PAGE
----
A brief stop at the largest Canaanite city . . .

Until recently, visitors have given short shrift at Hazor, because they could see many of the same kinds of things at Megiddo: a huge water system, a Solomonic gate and the foundations of a palace. Given the association with Armageddon, Megiddo has taken precedence.

Thanks to the new excavations at Hazor, this may soon change, especially if archaeologists discover the city archive. There must be an archive! At Mari on the Euphrates, a collection of almost 25,000 clay cuneiform documents turned up, dating to the 18th century BC. Most are commercial in nature. According to the Biblical Archaeology Review (May-June 1999), about twenty of these mention Hazor:

"We read of ambassadors coming and going from Hazor and of caravans, laden with gold, silver, textiles and various other commodities, traveling to and from the city. One tablet informs us that Babylon stationed officials in Hazor: 'Two messengers from Babylon who have long since resided at Hazor, with one man from Hazor as their escort, are crossing to Babylon.' Another tablet records several shipments of tin (used in making bronze) to the king of Hazor." 

If Mari kept its documents, then surely Hazor kept some too. Excavating the Canaanite royal palace in recent years, archaeologists have found a few, but they still seek the big trove. 

Hazor was the land's biggest Canaanite city. Its upper tell (the longer-occupied) includes 20 acres, which is not extraordinary. But from the 18th to the 13th centuries BC, Hazor had a lower city of 180 acres! (Compare Megiddo, with 12 acres above and 18 below.) This size is reflected in the Book of Joshua, which says it "formerly was the head of all those kingdoms." (Josh. 11:10) Why was Hazor so big?

If we stand on the upper tell, looking north and east, we can see part of the answer.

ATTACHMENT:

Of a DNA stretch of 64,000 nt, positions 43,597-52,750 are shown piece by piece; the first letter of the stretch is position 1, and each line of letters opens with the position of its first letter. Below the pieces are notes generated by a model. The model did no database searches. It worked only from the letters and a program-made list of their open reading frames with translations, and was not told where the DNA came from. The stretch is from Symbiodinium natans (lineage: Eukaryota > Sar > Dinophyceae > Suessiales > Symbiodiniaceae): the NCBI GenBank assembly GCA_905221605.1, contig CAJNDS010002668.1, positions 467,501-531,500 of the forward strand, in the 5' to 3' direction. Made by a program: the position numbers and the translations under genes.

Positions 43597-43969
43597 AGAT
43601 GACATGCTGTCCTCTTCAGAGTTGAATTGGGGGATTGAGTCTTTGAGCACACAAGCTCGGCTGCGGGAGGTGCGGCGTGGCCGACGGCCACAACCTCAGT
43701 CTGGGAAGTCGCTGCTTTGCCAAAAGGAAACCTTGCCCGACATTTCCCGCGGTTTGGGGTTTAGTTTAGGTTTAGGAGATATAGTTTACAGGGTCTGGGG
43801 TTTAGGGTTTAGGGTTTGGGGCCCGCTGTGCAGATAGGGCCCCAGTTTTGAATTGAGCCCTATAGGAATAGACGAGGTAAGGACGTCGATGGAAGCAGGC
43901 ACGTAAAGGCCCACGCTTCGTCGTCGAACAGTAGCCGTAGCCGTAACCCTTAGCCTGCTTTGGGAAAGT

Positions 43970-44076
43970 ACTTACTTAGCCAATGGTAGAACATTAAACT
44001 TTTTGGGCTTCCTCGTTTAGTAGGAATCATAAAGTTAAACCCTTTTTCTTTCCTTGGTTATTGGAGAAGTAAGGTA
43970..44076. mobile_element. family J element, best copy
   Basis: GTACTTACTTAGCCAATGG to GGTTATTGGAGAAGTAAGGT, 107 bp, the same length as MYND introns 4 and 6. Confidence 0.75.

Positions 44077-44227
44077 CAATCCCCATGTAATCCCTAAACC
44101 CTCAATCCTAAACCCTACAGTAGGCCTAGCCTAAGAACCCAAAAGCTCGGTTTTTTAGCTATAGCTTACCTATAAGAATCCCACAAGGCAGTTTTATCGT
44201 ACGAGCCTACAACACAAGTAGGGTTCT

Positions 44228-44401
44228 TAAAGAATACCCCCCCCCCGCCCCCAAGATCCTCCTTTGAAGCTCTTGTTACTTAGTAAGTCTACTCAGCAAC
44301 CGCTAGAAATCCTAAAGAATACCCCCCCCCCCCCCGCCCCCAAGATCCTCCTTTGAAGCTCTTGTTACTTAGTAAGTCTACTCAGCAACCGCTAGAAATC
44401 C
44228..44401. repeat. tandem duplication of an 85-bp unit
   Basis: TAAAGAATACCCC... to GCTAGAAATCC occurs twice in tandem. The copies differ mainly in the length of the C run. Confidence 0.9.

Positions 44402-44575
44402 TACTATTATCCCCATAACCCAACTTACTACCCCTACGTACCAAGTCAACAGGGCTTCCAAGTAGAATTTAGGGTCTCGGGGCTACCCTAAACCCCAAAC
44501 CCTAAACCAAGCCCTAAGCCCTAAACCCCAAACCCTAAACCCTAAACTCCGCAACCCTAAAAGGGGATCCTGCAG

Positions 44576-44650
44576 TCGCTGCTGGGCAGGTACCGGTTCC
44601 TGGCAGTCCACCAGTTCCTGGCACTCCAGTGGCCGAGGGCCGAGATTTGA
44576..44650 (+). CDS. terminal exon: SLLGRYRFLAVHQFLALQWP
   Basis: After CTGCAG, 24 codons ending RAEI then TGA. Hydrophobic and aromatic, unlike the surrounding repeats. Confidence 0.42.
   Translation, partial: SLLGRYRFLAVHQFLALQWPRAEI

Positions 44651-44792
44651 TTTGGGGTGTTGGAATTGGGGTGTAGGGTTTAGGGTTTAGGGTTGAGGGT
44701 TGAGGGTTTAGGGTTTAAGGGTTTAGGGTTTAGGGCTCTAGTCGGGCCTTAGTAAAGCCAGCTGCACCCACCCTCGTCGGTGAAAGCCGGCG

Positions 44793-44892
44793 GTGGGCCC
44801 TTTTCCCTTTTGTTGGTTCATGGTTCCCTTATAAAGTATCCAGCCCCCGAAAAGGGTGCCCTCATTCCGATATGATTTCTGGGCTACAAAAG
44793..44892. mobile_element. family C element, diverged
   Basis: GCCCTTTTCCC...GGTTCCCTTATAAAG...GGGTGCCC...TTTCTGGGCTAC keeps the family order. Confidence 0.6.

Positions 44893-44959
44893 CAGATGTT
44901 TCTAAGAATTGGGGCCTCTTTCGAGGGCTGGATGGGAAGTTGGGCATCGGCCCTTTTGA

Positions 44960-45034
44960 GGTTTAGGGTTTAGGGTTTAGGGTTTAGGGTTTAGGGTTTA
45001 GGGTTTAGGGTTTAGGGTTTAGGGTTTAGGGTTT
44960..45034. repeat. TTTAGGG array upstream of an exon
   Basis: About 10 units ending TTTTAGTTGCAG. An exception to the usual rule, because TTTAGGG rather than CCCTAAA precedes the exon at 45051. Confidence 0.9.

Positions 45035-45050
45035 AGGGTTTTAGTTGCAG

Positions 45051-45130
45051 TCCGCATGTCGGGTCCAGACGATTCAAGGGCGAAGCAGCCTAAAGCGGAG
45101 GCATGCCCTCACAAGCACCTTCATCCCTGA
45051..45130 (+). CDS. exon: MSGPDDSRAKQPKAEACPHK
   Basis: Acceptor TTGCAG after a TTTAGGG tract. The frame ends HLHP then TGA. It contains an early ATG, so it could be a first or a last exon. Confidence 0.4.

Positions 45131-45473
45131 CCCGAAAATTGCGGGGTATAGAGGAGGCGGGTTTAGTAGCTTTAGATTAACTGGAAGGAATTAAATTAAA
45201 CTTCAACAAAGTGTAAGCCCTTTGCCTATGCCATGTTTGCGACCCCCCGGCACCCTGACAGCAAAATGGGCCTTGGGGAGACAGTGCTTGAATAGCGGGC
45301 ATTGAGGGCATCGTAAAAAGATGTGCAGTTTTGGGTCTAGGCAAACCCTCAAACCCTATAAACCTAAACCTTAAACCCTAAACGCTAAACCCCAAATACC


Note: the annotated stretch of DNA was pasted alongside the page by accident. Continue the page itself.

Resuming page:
Stretching away from us to the north is the Naftali ridge.

To the northeast we see Mt. Hermon, rising 9146 feet above sea level. On the dimmer horizon to the east, beyond the canyon of the Upper Jordan, are the volcanic cones of the Golan Heights. Finally (and this is the last element we need) on a line between us and Mt. Hermon we see a large stretch of low-slung country; this was the Hula swamp, drained by Israel in the 1950s.

Suppose we are alive in the time of the First Testament (i.e. before the Romans built bridges in the land) and we want to reach Damascus or the cities of the Euphrates. Encountering a river like the Upper Jordan, we have only two options: to ford it or skirt its headwaters. The river lay in a deep canyon, difficult to cross. Ages ago, however, the volcanoes on the Golan Heights spewed out lava. This flowed into the riverbed, and at a certain point due east of us it cooled and formed a basalt barrier. The river water flowing south encountered this barrier, backed up and formed the swamp.

North of the basalt barrier, then, was swamp. South of it was a deep canyon. But the barrier itself served as a ford, over which one could go, continuing unhindered to Damascus. (The "Daughters of Jacob" bridge, named after the nuns of Jacobus (St. James) who used to collect the toll here for their convent in nearby Safed, lies just south of the old ford.)

The other option was to keep close to the Naftali ridge, skirting the swamp, then head east around the major springs of the Upper Jordan at Dan, continuing around the southern edge of Mt. Hermon and up to Damascus.

If the destination was a city near the Tigris, of course, the traveler would not turn east to Dan. Rather, he would continue north from Hazor toward Aleppo, Carchemish, Haran and Nineveh. 

Both options met at Hazor. It was therefore an essential station on the Great Trunk Road.

In addition, as said, Hazor was within the commercial sphere of Mesopotamia. Only one other Canaanite city is mentioned in the Mari texts: Laish (later called Dan) -- and that only once. It would seem, then, that commerce from the Euphrates did not penetrate south of here in the 18th century BC. (No wonder, since the horse may not yet have been domesticated, or only just, and certainly not the camel.) For Egypt, however, Hazor was accessible and important enough to come in for a curse in the Execration Texts* of the 19th century BC. At that time, then, Hazor alone, among all Canaanite cities, was of interest both to Egypt and Mesopotamia. 

There are remarkable finds from Hazor at the Israel Museum in Jerusalem.


Execration Texts:  The Egyptians wrote the names of their enemies on clay figures, which they then smashed or maltreated, hoping that a similar fate would befall those designated.

Scripture taken from the NEW AMERICAN STANDARD BIBLE(r), (c) Copyright 1960, 1962, 1963, 1968, 1971, 1972, 1973, 1975, 1977, 1995 by The Lockman Foundation. (www.Lockman.org)

© 2003 Near East Tourist Agency (NET)
Text © 2003 Stephen Langfur